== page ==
Dave Andreychuk statue reason to remember group effort in Stanley Cup run

Former Tampa Bay Lightning captain Dave Andreychuk speaks to the crowd after the team unveiled a statue in his likeness holding up the Stanley Cup.

Chris O'Meara/AP

TAMPA, Fla. — This is more than a statue for Dave Andreychuk. His face is cast in bronze and his arms raise the Stanley Cup from that magical year, but there’s more to this honor.

The message has been repeated over and over in this 10th anniversary season. It’s never wrong. It’s never misguided.

Group memory over solo impact. Team achievement over the influence of one.

"Whew," the former captain said from a stage outside Tampa Bay Times Forum on Saturday, when the life-size statue was unveiled, "that’s pretty exciting."

Yes, this is more than a statue for Andreychuk. It’s a reason to rekindle the memory of that championship season, now preserved forever in the metal’s shine. It’s a reason to remember all that was required to reach the top for a franchise then only 11 years old. It’s a reason to honor all the names etched in Lightning lore — young and old, dreamers and vets who dared to deliver hockey’s greatest prize to the Suncoast.

That’s what you hear when Andreychuk and others talk about the statue. It’s "we," not "I." It’s "us," no "me."

It’s fitting, because hockey is such a team game that no one man can reach the top alone.

"This means more to them than it does to me," Andreychuk said of his former teammates. "We are now going to be immortalized, of that day — on June 7, 2004. Anybody who walks into this building is going to remember that day."

Sometimes, that day seems long ago, even if it’s rather recent. The Lightning have had four coaches since then, they’ve reached the playoffs just four times counting this season, they’ve advanced past the Eastern Conference quarterfinals just once with a berth in the conference finals in 2011. Much has happened.

The faces from that championship team are older now. The reunion night on March 17 at Tampa Bay Times Forum was an insight into what time’s passing does to the perception of our stars. The beards were gone. The quickness on the ice too. Coach John Tortorella had coached two other teams since leaving Tampa.

Age knows no pause button.

Love of the game

But the Andreychuk statue is a way to cheat a little. There, it’s always June 7, 2004, with the cheers washing over him and others after a seven-game grind against the Calgary Flames. There, the good feelings are preserved, the energy captured after the most grueling quest in American professional sports. There, the sensation of such an unpredictable outcome will offer a tingle over and over, no matter the season, no matter the time.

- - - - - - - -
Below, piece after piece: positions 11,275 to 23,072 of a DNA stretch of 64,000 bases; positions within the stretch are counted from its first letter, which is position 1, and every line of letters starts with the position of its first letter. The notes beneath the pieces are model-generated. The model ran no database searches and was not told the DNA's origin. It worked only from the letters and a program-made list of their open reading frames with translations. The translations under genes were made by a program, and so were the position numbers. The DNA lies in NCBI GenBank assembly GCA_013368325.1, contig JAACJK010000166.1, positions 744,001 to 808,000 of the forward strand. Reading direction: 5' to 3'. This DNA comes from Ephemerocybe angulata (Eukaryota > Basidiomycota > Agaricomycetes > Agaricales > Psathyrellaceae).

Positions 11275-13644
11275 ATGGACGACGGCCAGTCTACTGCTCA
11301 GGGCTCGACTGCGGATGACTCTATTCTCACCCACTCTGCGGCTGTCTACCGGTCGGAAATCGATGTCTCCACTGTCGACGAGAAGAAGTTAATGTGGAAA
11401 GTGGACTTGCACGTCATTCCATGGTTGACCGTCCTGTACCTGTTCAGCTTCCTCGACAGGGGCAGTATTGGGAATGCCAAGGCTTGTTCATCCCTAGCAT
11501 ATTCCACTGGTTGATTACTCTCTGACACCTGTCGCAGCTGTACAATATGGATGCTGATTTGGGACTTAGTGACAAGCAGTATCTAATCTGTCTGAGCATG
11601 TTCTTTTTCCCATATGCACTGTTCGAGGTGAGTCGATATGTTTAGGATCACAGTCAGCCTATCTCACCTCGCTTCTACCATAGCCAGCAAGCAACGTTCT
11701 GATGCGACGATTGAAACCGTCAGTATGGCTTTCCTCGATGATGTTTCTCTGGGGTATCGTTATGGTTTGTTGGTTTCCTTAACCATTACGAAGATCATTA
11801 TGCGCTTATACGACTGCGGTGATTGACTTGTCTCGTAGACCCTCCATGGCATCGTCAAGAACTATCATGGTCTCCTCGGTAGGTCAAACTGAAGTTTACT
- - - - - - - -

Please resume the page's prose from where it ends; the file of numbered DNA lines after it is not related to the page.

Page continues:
"No one expected it," former Lightning winger Chris Dingman said. "No one really gave us respect. You go to the Hall of Fame, our names are there. You come in the building now, you see Espo’s (Phil Esposito’s) statue and now Dave’s statue. We’re recognizing that we’re building a history here in Tampa."

The past and future always seem joined. They were Saturday. Former members of the 2003-04 squad like Dingman and defenseman Jassen Cullimore watched the ceremony near the stage. Later Saturday, the video board at Tampa Bay Times Forum played a message from current captain Steven Stamkos that wished Andreychuk well.

But the praise might as well have been directed at each man who sweat and bled to hoist the Cup.

That’s what Andreychuk’s honor means. It’s about more than one man. The 10th anniversary offers a nice, round number to plan ceremonies and spark memories from that run. But year No. 10 will become No. 11, then No. 12, then No. 13, then more.

Some will forget.

Moments in Lightning History

The statue will be there to offer goosebumps again.

"To me it’s to celebrate the day, to celebrate what actually happened," Andreychuk said. "Not really about me and what I did. It’s what our team did, what the community did. And I’m so proud."

The pride should never go away. Statues are our highest praise. They’re our attempt at immortality, and in many ways, the Lightning succeeded in what was unveiled Saturday night.

But the honor goes beyond one face, one name, one Cup.

Group glory over solo satisfaction. Team triumph over singular gain.

"We should be proud," Andreychuk said. "This community, we were world champions at one time. It wasn’t just about what happened in the building. It’s really about the whole community."

That’s the right way to recall the 2003-2004 magic, always and forever.

You can follow Andrew Astleford on Twitter @aastleford or email him at aastleford@gmail.com.